20 Slide 20 16-20 A valuation allowance account is required when it is more likely than not that some portion of the deferred tax asset will not be realized. The deferred tax asset is then reported at its estimated net realizable value. A valuation allowance account is required when it is more likely than not that some portion of the deferred tax asset will not be realized. The deferred tax asset is then reported at its estimated net realizable value. Valuation Allowance

21 Slide 21 16-21 Nontemporary Differences Created when an income item is included in taxable income or accounting income but will never be included in the computation of the other. Example: Interest on tax-free municipal bonds is included in accounting income but is never included in taxable income. Also called permanent differences.

22 Slide 22 16-22 Tax Rate Considerations Deferred tax assets and liabilities should be determined using the future tax rates, if known. The deferred tax asset or liability must be adjusted if a change in a tax law or rate occurs. Deferred tax assets and liabilities should be determined using the future tax rates, if known. The deferred tax asset or liability must be adjusted if a change in a tax law or rate occurs. Internal Revenue Code

23 Slide 23 16-23 Multiple Temporary Differences It would be unusual for any but a very small company to have only a single temporary difference in any given year. Categorize all temporary differences according to whether they create … Future taxable amounts Future deductible amounts

24 Slide 24 16-24 Net Operating Losses (NOL) Tax laws often allow a company to use tax NOLs to offset taxable income in earlier or subsequent periods. When used to offset earlier taxable income: Called: operating loss carryback. Result: tax refund. When used to offset earlier taxable income: Called: operating loss carryback. Result: tax refund. When used to offset future taxable income: Called: operating loss carryforward. Result: reduced tax payable. When used to offset future taxable income: Called: operating loss carryforward. Result: reduced tax payable.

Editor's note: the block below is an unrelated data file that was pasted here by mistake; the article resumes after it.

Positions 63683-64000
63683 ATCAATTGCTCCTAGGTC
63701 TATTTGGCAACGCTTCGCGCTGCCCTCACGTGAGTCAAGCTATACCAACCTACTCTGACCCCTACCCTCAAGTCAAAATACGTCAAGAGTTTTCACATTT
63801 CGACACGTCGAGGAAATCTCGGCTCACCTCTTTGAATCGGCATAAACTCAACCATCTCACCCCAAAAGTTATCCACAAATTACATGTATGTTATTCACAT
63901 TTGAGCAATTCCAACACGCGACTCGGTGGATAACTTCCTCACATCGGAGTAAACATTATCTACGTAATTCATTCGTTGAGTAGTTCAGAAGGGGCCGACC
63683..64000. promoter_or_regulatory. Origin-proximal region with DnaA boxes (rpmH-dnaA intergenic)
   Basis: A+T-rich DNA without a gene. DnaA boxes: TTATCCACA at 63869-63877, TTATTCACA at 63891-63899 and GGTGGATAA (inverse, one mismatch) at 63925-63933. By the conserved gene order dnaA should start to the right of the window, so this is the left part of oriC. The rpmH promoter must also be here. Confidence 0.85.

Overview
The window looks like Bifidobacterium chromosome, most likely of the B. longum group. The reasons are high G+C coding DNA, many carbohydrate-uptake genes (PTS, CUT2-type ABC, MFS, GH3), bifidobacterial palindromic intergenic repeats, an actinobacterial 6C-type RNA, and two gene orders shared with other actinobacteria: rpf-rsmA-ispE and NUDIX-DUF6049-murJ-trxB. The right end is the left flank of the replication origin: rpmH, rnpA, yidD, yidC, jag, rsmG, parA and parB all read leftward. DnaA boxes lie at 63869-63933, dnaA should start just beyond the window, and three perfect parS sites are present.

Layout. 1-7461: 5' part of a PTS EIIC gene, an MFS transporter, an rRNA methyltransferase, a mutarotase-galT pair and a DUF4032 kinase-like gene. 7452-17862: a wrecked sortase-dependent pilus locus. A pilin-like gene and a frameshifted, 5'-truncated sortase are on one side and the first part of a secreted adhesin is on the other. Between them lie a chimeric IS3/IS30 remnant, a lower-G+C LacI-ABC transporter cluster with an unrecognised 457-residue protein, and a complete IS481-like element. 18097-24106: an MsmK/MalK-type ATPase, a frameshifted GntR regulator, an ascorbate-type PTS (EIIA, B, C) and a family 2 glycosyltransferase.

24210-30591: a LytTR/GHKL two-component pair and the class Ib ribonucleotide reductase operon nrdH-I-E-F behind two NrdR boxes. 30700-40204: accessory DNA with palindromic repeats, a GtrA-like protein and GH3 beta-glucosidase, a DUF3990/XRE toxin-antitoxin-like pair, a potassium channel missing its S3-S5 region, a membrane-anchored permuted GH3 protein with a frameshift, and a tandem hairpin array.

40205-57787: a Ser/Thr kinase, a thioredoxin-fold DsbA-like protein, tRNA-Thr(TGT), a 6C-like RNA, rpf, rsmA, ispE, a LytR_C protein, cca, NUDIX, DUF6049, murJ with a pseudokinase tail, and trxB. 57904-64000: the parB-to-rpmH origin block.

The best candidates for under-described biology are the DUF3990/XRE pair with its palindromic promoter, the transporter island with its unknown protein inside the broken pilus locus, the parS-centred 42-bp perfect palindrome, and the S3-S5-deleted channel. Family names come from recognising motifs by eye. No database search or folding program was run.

25 Slide 25 16-25 Net Operating Losses (NOL) Current Year -2 Carryback Period +3+2+1... +20+4+5 Carryforward Period The NOL may first be applied against taxable income from two previous years. Unused NOL may be carried forward for 20 years. The NOL may first be applied against taxable income from two previous years. Unused NOL may be carried forward for 20 years.

26 Slide 26 16-26 Net Operating Losses (NOL) In 2009 Garson, Inc. incurred an $85,000 net operating loss. The company is subject to a 30% tax rate. In 2007, Garson reported taxable income of $20,000, and in 2008, taxable income was $10,000. The company elects to carryback the NOL. Let’s look at the tax benefits of the operating loss carryback and carryforward.

27 Slide 27 16-27 Net Operating Losses (NOL)